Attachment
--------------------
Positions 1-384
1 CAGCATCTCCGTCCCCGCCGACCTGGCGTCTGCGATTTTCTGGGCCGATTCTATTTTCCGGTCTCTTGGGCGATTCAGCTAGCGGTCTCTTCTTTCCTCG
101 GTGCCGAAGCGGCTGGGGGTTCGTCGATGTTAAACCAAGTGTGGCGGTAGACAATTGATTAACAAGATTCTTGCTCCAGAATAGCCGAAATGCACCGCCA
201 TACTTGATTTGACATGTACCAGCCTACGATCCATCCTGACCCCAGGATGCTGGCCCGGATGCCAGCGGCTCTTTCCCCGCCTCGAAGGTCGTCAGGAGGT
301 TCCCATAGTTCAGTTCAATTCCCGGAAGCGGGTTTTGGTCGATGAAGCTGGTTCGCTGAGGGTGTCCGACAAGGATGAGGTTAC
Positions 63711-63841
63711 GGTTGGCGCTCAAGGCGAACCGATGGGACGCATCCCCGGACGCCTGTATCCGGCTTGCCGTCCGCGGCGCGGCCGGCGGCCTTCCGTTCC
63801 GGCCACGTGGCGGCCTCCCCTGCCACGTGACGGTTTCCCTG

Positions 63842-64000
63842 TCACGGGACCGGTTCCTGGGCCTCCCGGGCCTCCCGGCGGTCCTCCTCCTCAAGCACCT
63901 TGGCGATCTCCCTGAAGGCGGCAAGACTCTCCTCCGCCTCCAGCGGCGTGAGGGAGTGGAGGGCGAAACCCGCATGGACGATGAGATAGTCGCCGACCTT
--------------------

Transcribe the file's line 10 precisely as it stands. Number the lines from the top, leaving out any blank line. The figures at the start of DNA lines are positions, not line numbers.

63842 TCACGGGACCGGTTCCTGGGCCTCCCGGGCCTCCCGGCGGTCCTCCTCCTCAAGCACCT